Strong and passionate, Jonassen won’t ‘leave it at that’

“It is a little bit offensive. What’s T20 cricket for then?” Jess Jonassen says it as it is. A career in law might have taken a back seat to cricket for now, but speaking up for the things that matter isn’t a post-retirement plan.

Waqar Younis’s comments about a 30-over World Cup for the women, his ‘no offence meant’ rider notwithstanding, haven’t gone down well. “It’s quite interesting that he said it the day after our match against Sri Lanka, (which) was one of the highest scoring games of the World Cup, 500-odd runs scored and two of the best innings in the women’s game, ever,” Jonassen told a reporter. “Maybe a little bit misguided, we’ll just leave it at that.”

There are a lot of subjects Jonassen isn’t willing to just leave at that. The fight for marriage equality in Australia, for instance; mental health issues among sportspersons; the pay dispute.

“If I see something that I’m passionate about, then I’m generally going to comment about it, but not in a ridiculous way or a silly way. If there’s something I believe in, something I stand for, 100% I’ll speak about it. A massive one for me at the moment is marriage equality and same sex marriage,” she tells Wisden India.

“Being in a same sex relationship and not being able to have that as an option. And I guess, too, one of my closest friends on the team was recently engaged, and knowing they can’t have a marriage recognised in our own country…”

Margaret Court was entitled to her opinions – the most recent comments from the tennis legend have resulted in calls for the Australian Open venue to be renamed and several sportspersons speaking out – but, adds Jonassen, “I just don’t understand how what I do with my life or what someone does, who they choose to love and be loved by, how that affects or impacts anybody else.”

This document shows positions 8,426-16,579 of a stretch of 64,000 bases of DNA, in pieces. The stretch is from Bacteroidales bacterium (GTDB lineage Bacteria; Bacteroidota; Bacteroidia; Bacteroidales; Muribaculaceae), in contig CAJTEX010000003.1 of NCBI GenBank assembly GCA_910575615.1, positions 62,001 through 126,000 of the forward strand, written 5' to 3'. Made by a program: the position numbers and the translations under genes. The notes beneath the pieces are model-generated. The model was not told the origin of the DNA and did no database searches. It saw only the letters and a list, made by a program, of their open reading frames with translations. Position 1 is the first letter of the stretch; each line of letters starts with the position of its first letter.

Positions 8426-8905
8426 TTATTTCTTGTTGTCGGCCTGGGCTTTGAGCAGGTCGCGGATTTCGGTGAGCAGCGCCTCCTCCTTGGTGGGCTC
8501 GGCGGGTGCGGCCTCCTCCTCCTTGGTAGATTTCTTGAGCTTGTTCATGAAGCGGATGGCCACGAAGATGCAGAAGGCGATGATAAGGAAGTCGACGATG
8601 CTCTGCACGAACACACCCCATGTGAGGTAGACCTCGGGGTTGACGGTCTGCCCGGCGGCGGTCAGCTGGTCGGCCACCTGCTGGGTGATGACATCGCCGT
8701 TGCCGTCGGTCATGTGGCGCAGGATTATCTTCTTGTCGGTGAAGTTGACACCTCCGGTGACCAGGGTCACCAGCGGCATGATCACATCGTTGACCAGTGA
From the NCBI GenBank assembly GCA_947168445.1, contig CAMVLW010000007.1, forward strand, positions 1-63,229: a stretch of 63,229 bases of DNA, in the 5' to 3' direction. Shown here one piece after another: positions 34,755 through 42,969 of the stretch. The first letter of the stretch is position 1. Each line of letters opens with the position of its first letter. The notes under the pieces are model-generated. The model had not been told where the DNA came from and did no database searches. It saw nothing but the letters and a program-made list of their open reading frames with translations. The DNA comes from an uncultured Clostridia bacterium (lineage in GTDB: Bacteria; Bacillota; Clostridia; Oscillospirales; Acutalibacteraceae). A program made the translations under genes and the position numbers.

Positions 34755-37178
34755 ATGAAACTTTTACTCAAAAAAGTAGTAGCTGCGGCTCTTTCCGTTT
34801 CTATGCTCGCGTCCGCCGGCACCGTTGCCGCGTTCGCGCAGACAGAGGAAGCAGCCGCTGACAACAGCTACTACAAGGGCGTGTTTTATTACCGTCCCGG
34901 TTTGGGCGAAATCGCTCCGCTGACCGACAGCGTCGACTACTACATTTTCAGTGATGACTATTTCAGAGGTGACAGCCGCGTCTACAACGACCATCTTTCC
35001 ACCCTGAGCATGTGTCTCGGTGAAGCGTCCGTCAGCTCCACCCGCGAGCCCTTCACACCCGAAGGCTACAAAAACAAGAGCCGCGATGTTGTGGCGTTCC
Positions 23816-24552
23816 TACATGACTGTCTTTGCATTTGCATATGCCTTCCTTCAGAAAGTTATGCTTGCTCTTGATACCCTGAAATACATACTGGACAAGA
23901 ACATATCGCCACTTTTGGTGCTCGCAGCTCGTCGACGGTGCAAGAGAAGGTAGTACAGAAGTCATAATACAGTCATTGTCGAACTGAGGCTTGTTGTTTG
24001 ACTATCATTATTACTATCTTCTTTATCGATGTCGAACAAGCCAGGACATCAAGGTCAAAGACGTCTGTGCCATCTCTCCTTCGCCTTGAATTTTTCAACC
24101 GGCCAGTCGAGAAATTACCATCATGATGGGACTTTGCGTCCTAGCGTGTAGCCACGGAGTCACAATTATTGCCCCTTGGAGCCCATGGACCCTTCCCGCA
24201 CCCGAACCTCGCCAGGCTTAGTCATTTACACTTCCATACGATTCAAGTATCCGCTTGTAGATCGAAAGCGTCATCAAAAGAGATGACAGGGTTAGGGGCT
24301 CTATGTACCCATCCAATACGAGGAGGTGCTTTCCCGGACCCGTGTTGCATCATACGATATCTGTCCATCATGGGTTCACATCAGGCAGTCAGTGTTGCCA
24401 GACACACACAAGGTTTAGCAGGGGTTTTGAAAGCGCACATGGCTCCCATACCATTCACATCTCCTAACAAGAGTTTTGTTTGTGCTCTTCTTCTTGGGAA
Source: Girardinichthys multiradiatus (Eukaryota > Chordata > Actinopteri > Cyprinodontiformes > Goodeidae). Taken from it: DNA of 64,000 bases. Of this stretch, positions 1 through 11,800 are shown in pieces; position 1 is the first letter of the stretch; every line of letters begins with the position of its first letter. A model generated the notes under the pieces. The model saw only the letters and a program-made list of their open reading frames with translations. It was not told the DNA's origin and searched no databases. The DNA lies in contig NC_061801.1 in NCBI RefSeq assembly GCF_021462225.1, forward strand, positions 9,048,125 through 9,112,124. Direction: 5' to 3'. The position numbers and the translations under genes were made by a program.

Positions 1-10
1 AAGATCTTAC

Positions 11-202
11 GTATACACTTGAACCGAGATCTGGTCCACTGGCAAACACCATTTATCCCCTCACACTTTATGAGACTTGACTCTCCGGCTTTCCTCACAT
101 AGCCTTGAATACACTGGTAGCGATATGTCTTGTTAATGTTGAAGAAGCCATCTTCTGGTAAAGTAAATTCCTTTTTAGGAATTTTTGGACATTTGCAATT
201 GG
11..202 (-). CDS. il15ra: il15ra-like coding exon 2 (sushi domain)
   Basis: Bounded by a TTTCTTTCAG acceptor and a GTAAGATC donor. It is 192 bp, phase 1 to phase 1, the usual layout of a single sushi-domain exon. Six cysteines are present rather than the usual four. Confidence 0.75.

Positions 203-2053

It’s heartening that Jonassen doesn’t hesitate to use the platform given to her to speak her mind. It is something women’s cricket, especially in Australia, has been good at doing.

A chat with the confident 24-year-old then reveals that this strong, passionately held sense of responsibility is something she extends to her game as well.

A left-arm spinner, she’s been crucial to the Australian attack as the highest wicket-taker of the ICC Women’s Championship with 31 scalps from 21 matches, and grown in strength and confidence since her debut in January 2012. When injuries to their new-ball bowlers last year forced a rejig of the bowling, she embraced the challenge of opening. She and her captain – Meg Lanning – share a strong sense of trust, which has seen the cementing of the ‘spin it to win it’ strategy – and resulted in some friendly banter and oneupmanship with Megan Schutt, the pacer, whom she tends to share the new ball with.

On game day, she’ll put on her Spotify playlist, kick around a football with some team-mates, and ready herself for whatever the team asks of her. “It’s a pretty important role if you’re taking the very first over of the game. It really sets the tone for the innings. I take a lot of pride in that and try to do the best that I can. Over the last little while, it’s paid off,” she says.